A new study, published in the Journal of Adolescent Health, points out in fact that many adolescents who identify themselves as lesbian or bisexual are not aware of the risk of contracting STDs when having sex with other girls.
Lesbian and bisexual women are much more likely to get diseases than heterosexual women
The reason? Possibly, the authors warn, everything is due to the fact that sex education today is too heteronormative. According to the US Centers for Disease Control and Prevention, bisexual women are much more likely to get sick than heterosexuals.
The latest research on the subject was led by researchers from the Center for Innovative Public Health Research in California, and involved researchers from the University of British Columbia and New York University. The survey included 160 lesbian and bisexual girls between 14 and 18 years old. The moderators asked them a series of questions. The responses of the young women were then analyzed thoroughly.
The researchers discovered that the girls were generally reluctant to use protection during sexual intercourse, as they thought the pleasure was reduced. While they were often aware that those in long-term relationships should have STI controls, they also thought that girls were more likely to be STI-free than men, so having sex between them was safer.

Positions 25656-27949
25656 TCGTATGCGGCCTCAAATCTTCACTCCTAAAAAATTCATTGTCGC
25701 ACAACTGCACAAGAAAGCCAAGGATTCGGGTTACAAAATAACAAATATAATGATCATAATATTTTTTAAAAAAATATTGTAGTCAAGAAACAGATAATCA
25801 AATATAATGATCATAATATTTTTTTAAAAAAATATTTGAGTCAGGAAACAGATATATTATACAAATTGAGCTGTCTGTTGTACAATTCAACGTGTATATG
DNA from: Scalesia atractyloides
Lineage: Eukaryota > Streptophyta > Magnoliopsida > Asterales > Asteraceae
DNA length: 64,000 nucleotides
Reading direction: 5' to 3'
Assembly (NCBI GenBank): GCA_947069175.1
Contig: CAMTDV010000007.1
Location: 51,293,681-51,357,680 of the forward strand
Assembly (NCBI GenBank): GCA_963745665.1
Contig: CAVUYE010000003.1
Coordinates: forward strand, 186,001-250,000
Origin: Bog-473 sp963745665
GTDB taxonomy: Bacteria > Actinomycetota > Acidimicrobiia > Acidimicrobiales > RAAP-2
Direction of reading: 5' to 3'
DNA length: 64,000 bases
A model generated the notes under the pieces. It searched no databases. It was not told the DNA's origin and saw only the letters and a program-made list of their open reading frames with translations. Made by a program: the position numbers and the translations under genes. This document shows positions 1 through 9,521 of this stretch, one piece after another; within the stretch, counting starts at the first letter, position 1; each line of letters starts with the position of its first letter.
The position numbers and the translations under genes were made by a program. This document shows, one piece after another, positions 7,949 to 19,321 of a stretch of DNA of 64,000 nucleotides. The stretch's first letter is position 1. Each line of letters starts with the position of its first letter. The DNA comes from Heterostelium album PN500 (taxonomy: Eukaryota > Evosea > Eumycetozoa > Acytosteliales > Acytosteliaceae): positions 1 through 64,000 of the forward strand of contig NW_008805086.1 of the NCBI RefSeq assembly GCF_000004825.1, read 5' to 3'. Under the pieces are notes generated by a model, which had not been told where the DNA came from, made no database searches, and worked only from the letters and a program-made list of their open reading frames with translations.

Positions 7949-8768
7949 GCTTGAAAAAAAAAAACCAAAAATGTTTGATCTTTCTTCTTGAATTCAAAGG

Jennifer Wolowic, a youth health researcher at the University of British Columbia and co-author of the study, said the team was surprised by the participants’ lack of knowledge when it came to practicing safe sex with female partners: “This is because Sex education programs are focused on heterosexuality. ”
Numerous investigations have shown that bisexual girls have more chances of unwanted pregnancies
“When we asked why, many told us they did not find their sex education programs very informative, if they had one, and when they asked questions, the heterosexual approach made them feel uncomfortable,” Wolowic said.
In addition, past research has shown that lesbian and bisexual girls actually have more chances of unwanted pregnancies during adolescence, often because they are less likely to use contraception. This, together with the latest research, highlights the importance of sex education and the need to update it.
The new feminine sexuality
The existence of a sexual education oriented to bisexual and homosexual women (and men) is of crucial importance, especially since the number has not stopped increasing in recent years. According to data collected by the National Statistical Office of Great Britain in 2015, females that are considered “non-heterosexual” are more those that qualify themselves as bisexual (0.8%) than lesbians (0.7%).
This other study, published in the ‘Journal of Personality and Social Psychology’, goes further: it ensures that the vast majority of women are not heterosexual, but are attracted to other women. The same premise is signed by researchers from the University of Essex, who reached the same conclusion: that they are lesbian or bisexual, but rarely heterosexual.
“Despite the fact that most women identify as heterosexual, our research clearly shows that in terms of sexual arousal, they are not telling the truth: they are lesbian or bisexual, but almost never heterosexual,” said one of the authors. of the study.
A research of more time, of 2011, carried out by the State University of Boise (the United States), sentenced that 60% of the women who say to be heterosexual, are attracted by other women.
As we can see, there are many studies on the subject that reveal a new feminine sexuality that requires a specific and updated education.